I remember Gil Evans would give me cryptic advice. I’d see him on the street, and one time I said, “What is it that you think is the most important aspect of an arranger?”

“You have to have a voice to write for,” he said, which in his case was Miles Davis. And with Stan Getz, Sauter had a voice to write for. What made his music so successful is that he knew what Stan sounded like. He could hear it in his head and write phrases for Stan.

Modern arrangers, they don’t spend enough time getting to know the soloist. Like with [trumpeter] Tim Hagans, when I wrote Black Dahlia, I knew the register that he sounded good in and I knew his weaknesses. I knew how he was going to play a certain phrase. I knew he was gonna make a mistake on that note, so I put it in there [laughs].

4. Duke Ellington & His Orchestra
“The Mystery Song” (from The Centennial Edition: Complete RCA Victor Recordings, RCA). Ellington, piano; Freddie Jenkins, Arthur Whetsel, Cootie Williams, trumpets; Joe Nanton, trombone; Juan Tizol, valve trombone; Barney Bigard, clarinet; Johnny Hodges, alto saxophone; Harry Carney, baritone saxophone; Fred Guy, banjo; Wellman Braud, bass; Sonny Greer, drums. Recorded in 1931.

BEFORE: This is from the ’30s, the Raymond Scott era, but it’s not recorded quite as well as Raymond Scott. There was a period of time when jazz was humorous and it was also campy. Harmonically, this is just all over the place. You can’t tell who the leader is, and it has this kind of businessman’s bounce, which is any rhythm where an average businessman, who knows nothing about music, can look like he’s dancing to it. I gave up listening to big bands—I mean, I’ll listen to specific big bands, eight bars of it, and then that’s it.

AFTER: I start with Duke around 1956. The ’30s, it’s an acquired taste. You have to really want to relive that time. But the ’50s-you know that record Newport 1958? The greatest Duke Ellington record ever—a perfect exposition of the blues. Oh, my God. Just perfect for composition, arranging and everything. They do “El Gato” and “Princess Blue.” It was actually a fake live record—they recorded [most of] it in the studio and dubbed in applause.

This track sounded kind of cheesy in some ways, but that was common back in those days. There was no shame in cheese, and much of it was for dancing. [Ed. note: “The Mystery Song” was in fact written specifically for a dance number in Ellington’s Cotton Club show.] So it was about showcasing movement onstage, and there was never any longterm development of ideas. Everything was cut and paste. The Casa Loma band was cut and paste, Louis Armstrong’s early bands were cut and paste. They never thought about extending the arrangement beyond three or four minutes, and they spread the melody around 15 people.

5. Steven Bernstein’s Millennial Territory Orchestra
“Everyday People” (from MTO Plays Sly, Royal Potato Family). Bernstein, trumpet; Shilpa Ray, harmonium, vocals; Curtis Fowlkes, trombone; Doug Weiselman, clarinet; Peter Apfelbaum, tenor saxophone; Erik Lawrence, baritone saxophone; Charles Burnham, violin; Matt Munisteri, guitar; Bernie Worrell, organ; Ben Allison, bass; Ben Perowsky, drums. Recorded in 2011.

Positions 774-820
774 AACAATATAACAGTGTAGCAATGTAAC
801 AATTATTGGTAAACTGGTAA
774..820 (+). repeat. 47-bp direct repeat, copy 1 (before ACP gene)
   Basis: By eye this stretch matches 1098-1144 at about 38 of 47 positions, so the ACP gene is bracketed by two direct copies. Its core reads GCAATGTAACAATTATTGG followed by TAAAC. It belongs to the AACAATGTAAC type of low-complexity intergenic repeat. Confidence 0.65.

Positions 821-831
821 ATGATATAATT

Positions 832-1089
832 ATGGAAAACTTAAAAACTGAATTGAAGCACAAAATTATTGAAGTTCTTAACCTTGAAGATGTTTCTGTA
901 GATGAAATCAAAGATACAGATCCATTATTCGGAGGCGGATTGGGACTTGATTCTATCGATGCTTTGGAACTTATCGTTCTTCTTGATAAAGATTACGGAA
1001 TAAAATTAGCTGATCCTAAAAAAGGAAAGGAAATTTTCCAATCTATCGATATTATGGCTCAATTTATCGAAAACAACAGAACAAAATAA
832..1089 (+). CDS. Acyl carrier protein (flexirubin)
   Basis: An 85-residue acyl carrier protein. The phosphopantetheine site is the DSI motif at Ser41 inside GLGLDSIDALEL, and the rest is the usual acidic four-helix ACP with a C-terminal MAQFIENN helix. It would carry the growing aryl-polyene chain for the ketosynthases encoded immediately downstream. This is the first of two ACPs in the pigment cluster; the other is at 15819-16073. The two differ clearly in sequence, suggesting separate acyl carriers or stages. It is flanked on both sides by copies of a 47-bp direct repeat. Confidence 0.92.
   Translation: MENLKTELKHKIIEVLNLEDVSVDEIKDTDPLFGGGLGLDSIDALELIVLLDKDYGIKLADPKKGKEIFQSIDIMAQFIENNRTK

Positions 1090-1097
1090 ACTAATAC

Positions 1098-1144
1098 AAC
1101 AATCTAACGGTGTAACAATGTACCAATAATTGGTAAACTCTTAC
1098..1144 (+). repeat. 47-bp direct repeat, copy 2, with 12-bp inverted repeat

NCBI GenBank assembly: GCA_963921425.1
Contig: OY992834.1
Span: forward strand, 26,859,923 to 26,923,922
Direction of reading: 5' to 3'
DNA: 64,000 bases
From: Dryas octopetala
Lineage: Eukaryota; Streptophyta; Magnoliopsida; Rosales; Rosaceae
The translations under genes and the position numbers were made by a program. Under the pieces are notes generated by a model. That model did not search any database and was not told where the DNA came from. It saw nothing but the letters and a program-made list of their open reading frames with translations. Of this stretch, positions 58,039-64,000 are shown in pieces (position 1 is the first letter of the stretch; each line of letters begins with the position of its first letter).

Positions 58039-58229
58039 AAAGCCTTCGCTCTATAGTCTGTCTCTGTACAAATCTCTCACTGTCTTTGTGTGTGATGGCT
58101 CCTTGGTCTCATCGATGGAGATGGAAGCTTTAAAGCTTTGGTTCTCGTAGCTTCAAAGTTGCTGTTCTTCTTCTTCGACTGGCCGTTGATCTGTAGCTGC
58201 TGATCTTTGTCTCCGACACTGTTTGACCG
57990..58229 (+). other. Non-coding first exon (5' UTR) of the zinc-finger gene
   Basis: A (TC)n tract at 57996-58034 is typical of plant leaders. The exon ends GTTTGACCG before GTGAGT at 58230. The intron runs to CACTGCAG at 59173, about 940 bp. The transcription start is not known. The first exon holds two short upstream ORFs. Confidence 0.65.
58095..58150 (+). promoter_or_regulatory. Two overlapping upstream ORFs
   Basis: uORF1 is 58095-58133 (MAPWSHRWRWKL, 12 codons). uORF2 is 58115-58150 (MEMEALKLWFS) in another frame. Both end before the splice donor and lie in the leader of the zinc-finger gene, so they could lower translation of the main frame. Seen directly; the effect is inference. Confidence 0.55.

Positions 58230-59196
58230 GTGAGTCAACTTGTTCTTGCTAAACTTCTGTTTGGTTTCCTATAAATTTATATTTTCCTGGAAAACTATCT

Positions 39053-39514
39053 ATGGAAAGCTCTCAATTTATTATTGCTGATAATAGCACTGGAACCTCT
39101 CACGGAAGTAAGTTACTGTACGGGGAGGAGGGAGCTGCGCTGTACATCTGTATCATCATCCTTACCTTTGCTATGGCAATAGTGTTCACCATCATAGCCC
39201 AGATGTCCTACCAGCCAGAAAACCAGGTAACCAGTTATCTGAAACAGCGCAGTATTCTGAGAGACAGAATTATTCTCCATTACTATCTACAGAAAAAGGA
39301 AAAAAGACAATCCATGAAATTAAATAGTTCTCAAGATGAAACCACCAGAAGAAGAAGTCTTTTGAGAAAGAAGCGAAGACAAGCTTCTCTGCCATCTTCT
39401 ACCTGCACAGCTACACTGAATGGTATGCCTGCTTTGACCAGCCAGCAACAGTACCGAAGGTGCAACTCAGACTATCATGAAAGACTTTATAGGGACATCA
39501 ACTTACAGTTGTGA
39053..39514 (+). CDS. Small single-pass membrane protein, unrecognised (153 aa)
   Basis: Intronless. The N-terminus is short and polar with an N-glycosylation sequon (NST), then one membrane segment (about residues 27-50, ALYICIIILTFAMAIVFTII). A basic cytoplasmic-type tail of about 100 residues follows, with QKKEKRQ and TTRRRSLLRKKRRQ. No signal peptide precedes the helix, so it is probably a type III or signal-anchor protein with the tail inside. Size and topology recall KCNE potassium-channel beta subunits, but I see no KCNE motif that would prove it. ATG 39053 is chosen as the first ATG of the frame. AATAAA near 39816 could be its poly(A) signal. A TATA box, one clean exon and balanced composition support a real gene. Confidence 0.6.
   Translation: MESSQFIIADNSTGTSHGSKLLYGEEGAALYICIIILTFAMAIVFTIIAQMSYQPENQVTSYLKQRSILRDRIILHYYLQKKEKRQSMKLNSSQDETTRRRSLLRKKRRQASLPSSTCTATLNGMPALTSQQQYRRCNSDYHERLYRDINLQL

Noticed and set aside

BEFORE: That’s a harmonium. … I have no idea what that is. Wait—it’s “Everyday People,” Sly Stone’s tune from the album Stand!, I believe.

AFTER: Steven Bernstein, the Sly Stone project. Arranging is a thing where you have to have a purpose, and sometimes your version is actually better than the original.

You have worked with melding folkloric sources with jazz, which Bernstein is about as well. That impulse to fuse different sources together, when does it work and when does it not?

It depends on who’s listening. It’s different people, different tastes. But by and large, when you put it to where it’s so abstract [that] it becomes a new tune, then write a new tune.

My philosophy in making a record is, first, can I convince somebody to give me money for an idea? With Miles Español, I was hanging out at a bar with Joan [Anton Cararach, artistic director of the Barcelona Jazz Festival], and the next thing you know, this idea came to us and he said nobody will fund it, and I took that as a challenge. So I got a record company to fund a double-disc record, which is a lot of money in my world.

But the idea is that you don’t impose yourself over the music; [don’t] be a musical colonialist. I withdrew from imposing myself on Miles Español and let the musicians define it. He could’ve started it out a lot quieter and just had the single voice come in and chant, and it could have established a kind of melodic shade rather than this triad, which establishes the drone. The way it was mixed, the drone was right in your face. But everything Steven does is good because he totally believes in it. He pushes to the limit and he’s trying to do something.

Steven is beyond the notes. He’s the kind of musician who lives the music and does not recite it. You may or may not like his music but you will always love the human inside the music. He is a reflection of his upbringing in Berkeley, California.

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Ashley Kahn

Ashley Kahn is a Grammy-winning American music historian, journalist, producer, and professor. He teaches at New York University’s Clive Davis Institute for Recorded Music, and has written books on two legendary recordings—Kind of Blue by Miles Davis and A Love Supreme by John Coltrane—as well as one book on a legendary record label: The House That Trane Built: The Story of Impulse Records. He also co-authored the Carlos Santana autobiography The Universal Tone, and edited Rolling Stone: The Seventies, a 70-essay overview of that pivotal decade.